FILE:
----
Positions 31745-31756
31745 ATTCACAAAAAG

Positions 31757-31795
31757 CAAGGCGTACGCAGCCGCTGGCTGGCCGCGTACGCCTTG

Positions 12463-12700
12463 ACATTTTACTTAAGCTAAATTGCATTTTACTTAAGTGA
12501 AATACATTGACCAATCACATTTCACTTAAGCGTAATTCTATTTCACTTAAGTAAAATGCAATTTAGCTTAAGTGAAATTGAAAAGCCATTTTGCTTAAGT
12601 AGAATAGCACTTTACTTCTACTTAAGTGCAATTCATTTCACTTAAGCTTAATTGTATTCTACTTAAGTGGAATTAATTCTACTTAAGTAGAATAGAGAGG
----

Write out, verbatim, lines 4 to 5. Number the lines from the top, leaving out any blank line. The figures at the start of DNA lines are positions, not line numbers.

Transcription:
31757 CAAGGCGTACGCAGCCGCTGGCTGGCCGCGTACGCCTTG

Positions 12463-12700